NHS Test & Trace and Mass Testing
Decision Maker: Health Scrutiny Committee
Decision status: Recommendations Approved
Is Key decision?: No
A report on NHS Test & Trace and Mass
Testing in Lancashire.
Abdul Razaq, Consultant in Public Health gave a detailed overview of his report regarding the current position on NHS test and trace and mass testing.
The following points were highlighted:
· Hospital admissions were historically at the highest levels in January and February. The central government winter plan outlined a broad strategy to supress, mitigate and prevent the spread of the Covid-19 virus, via contact tracing and testing.
· Lancashire was working with the military to deliver a six week targeted surge programme of asymptomatic lateral flow testing to care and education settings, as well as the faith sector and large employers. This would culminate in those settings being trained to administer tests upon their withdrawal.
· All districts in Lancashire were conducting local contact tracing, in collaboration with the national system. The programme couldn't be completely devolved to a local level without national funding. It was confirmed that local contract tracing was more effective in reaching residents to offer support and guidance, reaching between 60-90%. Feedback had resulted in enhancements to the process which had reduced unnecessary repeat calls and shortened the turnaround time from test to transfer of information to Lancashire.
· There was now ample capacity for systematic testing and test turnaround times and responses had reduced in October and November.
· Central government had introduced a scheme to allow travellers returning to the UK to pay for a private test to release those with a negative result from the requirement to self-isolate.
· Community organisations will receive funding to cover initial costs, such as staff time, to provide lateral flow testing.
· According to data, the recently approved Pfizer/BioNtech Covid -19 vaccine was 95% effective and would be made available for a phased rollout based on the Joint Committee on Vaccination and Immunisation priority list. This included hospital patients and staff, care home staff and residents, however there were logistical challenges regarding storage and transportation of the vaccine. Primary Care Networks were also planning a longer term vaccination programme according to patient priority based on the guidance. It was anticipated that the Oxford/AstraZeneca vaccine would be approved in early January 2021.
In response to questions from members the following information was clarified:
· The time taken to pass contact tracing information from national to local tracers had reduced to 3-4 days. The local team were able to reach the vast majority of these within 48 hrs.
· The spare capacity of pillar two testing varied widely by district. Those without symptoms could book a test, however it was not policy to carry out these tests on those who were asymptomatic. The lateral flow test was intended for this purpose.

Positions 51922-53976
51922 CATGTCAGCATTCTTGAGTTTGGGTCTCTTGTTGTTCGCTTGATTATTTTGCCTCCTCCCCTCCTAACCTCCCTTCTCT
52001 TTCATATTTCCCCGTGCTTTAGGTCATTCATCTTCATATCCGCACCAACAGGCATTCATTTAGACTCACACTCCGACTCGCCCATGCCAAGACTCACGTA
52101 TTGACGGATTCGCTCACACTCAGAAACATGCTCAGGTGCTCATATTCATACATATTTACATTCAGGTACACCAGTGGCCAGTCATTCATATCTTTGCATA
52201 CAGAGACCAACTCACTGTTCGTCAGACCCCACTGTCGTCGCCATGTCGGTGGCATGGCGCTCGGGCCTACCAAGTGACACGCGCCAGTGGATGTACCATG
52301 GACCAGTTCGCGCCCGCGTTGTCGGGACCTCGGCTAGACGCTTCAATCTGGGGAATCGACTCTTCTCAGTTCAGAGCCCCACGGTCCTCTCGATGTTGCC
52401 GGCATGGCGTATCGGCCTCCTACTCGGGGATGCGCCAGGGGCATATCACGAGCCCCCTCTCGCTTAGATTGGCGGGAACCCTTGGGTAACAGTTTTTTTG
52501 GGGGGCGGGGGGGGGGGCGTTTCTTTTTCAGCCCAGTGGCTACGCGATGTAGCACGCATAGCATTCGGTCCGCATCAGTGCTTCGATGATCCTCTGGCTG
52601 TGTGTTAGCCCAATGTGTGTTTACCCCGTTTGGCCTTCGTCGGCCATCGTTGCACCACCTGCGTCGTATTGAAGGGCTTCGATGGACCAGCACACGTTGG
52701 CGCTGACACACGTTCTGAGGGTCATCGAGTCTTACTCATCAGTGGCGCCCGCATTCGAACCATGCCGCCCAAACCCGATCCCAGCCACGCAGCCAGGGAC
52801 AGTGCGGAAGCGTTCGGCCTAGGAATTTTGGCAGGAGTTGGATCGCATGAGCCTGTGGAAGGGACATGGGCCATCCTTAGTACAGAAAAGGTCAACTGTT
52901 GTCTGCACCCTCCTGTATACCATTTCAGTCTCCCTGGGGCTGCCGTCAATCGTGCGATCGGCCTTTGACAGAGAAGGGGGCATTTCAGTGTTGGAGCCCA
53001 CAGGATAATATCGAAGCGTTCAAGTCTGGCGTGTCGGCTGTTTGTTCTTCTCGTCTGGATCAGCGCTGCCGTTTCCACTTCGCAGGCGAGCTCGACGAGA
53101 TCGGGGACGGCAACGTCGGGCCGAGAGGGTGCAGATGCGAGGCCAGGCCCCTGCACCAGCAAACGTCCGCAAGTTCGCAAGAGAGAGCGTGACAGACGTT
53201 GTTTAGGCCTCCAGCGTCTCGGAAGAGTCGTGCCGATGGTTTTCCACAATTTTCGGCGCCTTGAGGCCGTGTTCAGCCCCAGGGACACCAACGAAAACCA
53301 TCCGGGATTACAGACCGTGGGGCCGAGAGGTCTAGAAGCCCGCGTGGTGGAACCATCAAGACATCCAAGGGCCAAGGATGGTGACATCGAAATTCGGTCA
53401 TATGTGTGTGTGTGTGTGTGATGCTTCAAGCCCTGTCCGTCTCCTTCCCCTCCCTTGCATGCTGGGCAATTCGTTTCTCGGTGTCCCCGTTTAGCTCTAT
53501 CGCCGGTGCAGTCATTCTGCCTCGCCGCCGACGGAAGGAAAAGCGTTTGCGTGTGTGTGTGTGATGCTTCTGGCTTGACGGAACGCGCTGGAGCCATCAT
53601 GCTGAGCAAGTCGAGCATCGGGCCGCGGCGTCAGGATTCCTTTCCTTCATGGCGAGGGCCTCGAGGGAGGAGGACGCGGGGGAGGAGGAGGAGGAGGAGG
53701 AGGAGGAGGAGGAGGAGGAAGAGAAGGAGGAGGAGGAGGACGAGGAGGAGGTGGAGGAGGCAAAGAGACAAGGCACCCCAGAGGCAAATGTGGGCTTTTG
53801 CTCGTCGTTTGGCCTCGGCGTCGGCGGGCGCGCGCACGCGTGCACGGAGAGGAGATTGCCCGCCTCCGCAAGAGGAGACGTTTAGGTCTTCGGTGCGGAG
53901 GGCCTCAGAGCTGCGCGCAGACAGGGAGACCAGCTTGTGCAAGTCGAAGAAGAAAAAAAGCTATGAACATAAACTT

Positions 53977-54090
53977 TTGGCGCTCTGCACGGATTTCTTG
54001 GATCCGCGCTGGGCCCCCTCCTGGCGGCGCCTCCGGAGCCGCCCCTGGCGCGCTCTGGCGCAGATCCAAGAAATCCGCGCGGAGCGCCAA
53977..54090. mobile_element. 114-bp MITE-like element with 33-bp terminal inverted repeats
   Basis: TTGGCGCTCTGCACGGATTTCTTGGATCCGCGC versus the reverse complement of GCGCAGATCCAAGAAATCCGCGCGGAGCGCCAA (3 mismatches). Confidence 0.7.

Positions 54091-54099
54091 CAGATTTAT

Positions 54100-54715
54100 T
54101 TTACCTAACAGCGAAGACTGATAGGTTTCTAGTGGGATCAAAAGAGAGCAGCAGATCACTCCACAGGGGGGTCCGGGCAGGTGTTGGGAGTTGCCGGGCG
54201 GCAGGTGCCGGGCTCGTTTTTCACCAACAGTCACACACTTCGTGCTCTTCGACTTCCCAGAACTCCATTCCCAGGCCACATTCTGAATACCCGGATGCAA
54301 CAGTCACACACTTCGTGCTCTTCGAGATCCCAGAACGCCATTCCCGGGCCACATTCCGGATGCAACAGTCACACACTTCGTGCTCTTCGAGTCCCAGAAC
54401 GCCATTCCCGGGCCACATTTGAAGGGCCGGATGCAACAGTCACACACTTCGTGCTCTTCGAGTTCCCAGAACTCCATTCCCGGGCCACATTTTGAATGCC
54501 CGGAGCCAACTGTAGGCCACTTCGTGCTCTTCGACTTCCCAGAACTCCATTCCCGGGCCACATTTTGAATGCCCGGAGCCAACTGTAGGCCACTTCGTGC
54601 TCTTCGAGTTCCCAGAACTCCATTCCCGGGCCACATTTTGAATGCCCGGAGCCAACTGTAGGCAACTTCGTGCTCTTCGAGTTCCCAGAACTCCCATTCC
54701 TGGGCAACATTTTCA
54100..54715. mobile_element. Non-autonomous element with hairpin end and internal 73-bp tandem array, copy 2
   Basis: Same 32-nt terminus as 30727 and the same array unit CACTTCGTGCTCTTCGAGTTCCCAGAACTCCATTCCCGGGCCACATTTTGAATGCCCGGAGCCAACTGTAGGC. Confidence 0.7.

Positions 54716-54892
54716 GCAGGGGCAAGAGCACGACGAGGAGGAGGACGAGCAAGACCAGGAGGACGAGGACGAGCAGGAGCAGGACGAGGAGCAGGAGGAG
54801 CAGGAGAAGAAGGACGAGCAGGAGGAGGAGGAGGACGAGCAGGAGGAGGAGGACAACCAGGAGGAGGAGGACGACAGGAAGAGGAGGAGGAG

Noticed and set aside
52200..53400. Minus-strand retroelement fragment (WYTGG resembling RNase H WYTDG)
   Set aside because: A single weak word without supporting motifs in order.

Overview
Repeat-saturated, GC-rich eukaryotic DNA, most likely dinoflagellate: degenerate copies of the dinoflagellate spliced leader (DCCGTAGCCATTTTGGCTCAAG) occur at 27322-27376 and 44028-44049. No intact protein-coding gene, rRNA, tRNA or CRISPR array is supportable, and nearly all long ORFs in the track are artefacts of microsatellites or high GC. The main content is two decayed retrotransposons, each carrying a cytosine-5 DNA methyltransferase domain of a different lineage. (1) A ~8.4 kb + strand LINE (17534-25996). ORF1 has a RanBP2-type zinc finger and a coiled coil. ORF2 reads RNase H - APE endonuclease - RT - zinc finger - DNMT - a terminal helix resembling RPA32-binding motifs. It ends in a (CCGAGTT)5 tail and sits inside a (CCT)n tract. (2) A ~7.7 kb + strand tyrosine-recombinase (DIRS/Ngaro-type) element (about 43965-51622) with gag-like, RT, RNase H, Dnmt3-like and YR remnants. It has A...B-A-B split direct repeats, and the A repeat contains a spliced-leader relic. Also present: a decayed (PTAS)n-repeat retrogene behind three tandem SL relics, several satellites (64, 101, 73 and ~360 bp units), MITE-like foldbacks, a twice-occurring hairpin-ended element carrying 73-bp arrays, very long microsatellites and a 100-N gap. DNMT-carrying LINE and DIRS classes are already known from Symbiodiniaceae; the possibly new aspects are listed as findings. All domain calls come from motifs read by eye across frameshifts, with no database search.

· Lancashire was working with a northwest oversight board who had developed a clear communications plan and frequently asked questions guide for the vaccination programme. Primary Care Networks would ensure invitations for the vaccination was made through a variety of methods: letter, text and by telephone, to ensure maximum contact.
· Quality assurance data had confirmed that the Innova lateral flow test was 48.89% accurate for positive results and 99.3% accurate for negative results. Those who tested positive were advised to book a swab test for confirmation and self-isolate unless they receive a negative result.
· District data on the number of self-isolation financial support payments rejected as ineligible was not available. It was confirmed that those with a positive result from a lateral flow test were eligible to apply.
· Transmission of the virus in hospitals was high and NHS colleagues were working to reduce this through infection control measures, implemented by a specialised team, however it may not be possible to totally eliminate the risk.
· The risk of infection increases after 15 minutes of exposure time to an infected person, however this would be reduced by following the advice: keeping two metre distance, wearing a mask, hand hygiene and room ventilation.
· Information wasn't available regarding the operational details of when each district would receive subsequent shipments of the vaccine batches.
· Mass vaccination provided an immune response that triggered the body to produce antibodies. It was yet to be determined as to if, and by how much, it would reduce transmission rates. It was anticipated that the phased rollout throughout community settings would complete in spring 2021, the final group being the non-vulnerable 50+ age group. The Joint Committee on Vaccination and Immunisation would establish subsequent eligibility parameters for vaccination once the current prioritised groups had been vaccinated, however this would depend on volume of vaccine available.
Resolved: That the update report on national NHS Test and Trace enhancements, progress with local enhanced contact tracing (positive case completion) and community mass asymptomatic testing, be noted.
Report author: Gary Halsall
Date of decision: 15/12/2020
Decided at meeting: 15/12/2020 - Health Scrutiny Committee